After 15-year-old Lawrence King was shot to death by a fellow student because he was gay, California Assemblyman Mike Eng proposed a new bill to “establish school diversity and sensitivity training to help prevent such tragedies in the future.” According to Gay Wired, “The new bill would require mandatory classes on diversity and tolerance in California school districts.” It would also establish procedures for teachers and administrators if they suspect a potential hate crime, reports the LA Times.
The LA Times has opined, however, that diversity and tolerance is “best taught to children through everyday interactions in the classroom and on the playground, by observant teachers, stern principals and strong school leaders.” Eng’s legislation, they say, “lays another Sacramento mandate on teachers who can barely squeeze required history lessons into the school day.” At the same time, the newspaper also feels a Virginia school superintendent “failed miserably” when he removed copies of And Tango Makes Three from elementary-school shelves. They conclude:
It takes common sense and sometimes bravery to nurture tolerance at school. There are teachers, school counselors and even students doing this every day. Leaders would be better off supporting their efforts than putting more requirements on their shoulders or forbidding true stories of acceptance.
They have a point, but only to a point. Students must not see diversity as something they only need to think about during one class period. (I’ve TA’d before; I know students will often not pay attention unless something is on the test.) It would be nice if all classes were imbued with lessons of tolerance. Clearly they are not, however, even if some individual teachers, students, and others are making efforts.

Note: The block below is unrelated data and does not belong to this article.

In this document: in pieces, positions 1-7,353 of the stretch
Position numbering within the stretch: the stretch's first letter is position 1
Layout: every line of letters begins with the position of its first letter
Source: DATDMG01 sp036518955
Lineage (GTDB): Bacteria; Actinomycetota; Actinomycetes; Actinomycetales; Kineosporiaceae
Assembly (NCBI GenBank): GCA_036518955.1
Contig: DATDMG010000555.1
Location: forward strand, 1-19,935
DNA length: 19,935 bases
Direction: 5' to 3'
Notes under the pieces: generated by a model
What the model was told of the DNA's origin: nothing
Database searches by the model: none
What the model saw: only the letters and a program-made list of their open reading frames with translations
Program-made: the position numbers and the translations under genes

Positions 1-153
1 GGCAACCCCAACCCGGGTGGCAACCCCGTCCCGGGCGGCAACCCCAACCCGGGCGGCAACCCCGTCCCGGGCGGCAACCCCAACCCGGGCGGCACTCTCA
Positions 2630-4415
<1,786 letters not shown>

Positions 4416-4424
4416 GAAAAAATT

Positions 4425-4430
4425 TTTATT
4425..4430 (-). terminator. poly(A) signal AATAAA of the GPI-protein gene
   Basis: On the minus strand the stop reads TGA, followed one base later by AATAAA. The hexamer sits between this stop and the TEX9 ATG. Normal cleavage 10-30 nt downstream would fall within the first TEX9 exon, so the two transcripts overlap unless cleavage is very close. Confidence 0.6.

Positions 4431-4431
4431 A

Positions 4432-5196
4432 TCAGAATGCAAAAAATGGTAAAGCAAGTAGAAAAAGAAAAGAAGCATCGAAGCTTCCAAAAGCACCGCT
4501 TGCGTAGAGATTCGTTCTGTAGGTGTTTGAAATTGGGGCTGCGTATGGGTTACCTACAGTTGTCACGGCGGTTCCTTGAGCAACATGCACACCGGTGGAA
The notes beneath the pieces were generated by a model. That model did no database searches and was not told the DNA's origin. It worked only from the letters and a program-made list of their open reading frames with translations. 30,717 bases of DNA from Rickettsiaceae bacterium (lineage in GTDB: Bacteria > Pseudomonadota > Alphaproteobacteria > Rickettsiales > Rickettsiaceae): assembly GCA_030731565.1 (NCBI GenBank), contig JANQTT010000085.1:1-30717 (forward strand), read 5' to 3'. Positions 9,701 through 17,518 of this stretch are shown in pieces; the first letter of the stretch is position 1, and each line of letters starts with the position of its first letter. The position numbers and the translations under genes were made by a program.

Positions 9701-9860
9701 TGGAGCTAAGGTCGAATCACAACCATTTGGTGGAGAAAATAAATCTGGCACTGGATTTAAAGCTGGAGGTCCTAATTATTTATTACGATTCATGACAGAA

As is often the case, the key to success for Eng’s legislation will be in the implementation, weaving lessons into all classes as well as special ones and involving students, teachers, administrators, and parents (not to mention librarians). Teachers and students already active in promoting tolerance can help lead the way. A balance such as this will also keep the legislation from becoming a burden, for the Times is right that it will strain teachers’ already limited time and resources. I do believe, however, that schools need to prepare our children not only in academic subjects, but also in citizenship. Yes, diversity education would take away time from academics, but a child shot to death is a child left behind.
What are your thoughts on how to teach diversity and tolerance in schools? Is statewide legislation necessary? I’m especially interested in hearing your thoughts if you are a teacher, administrator, or librarian.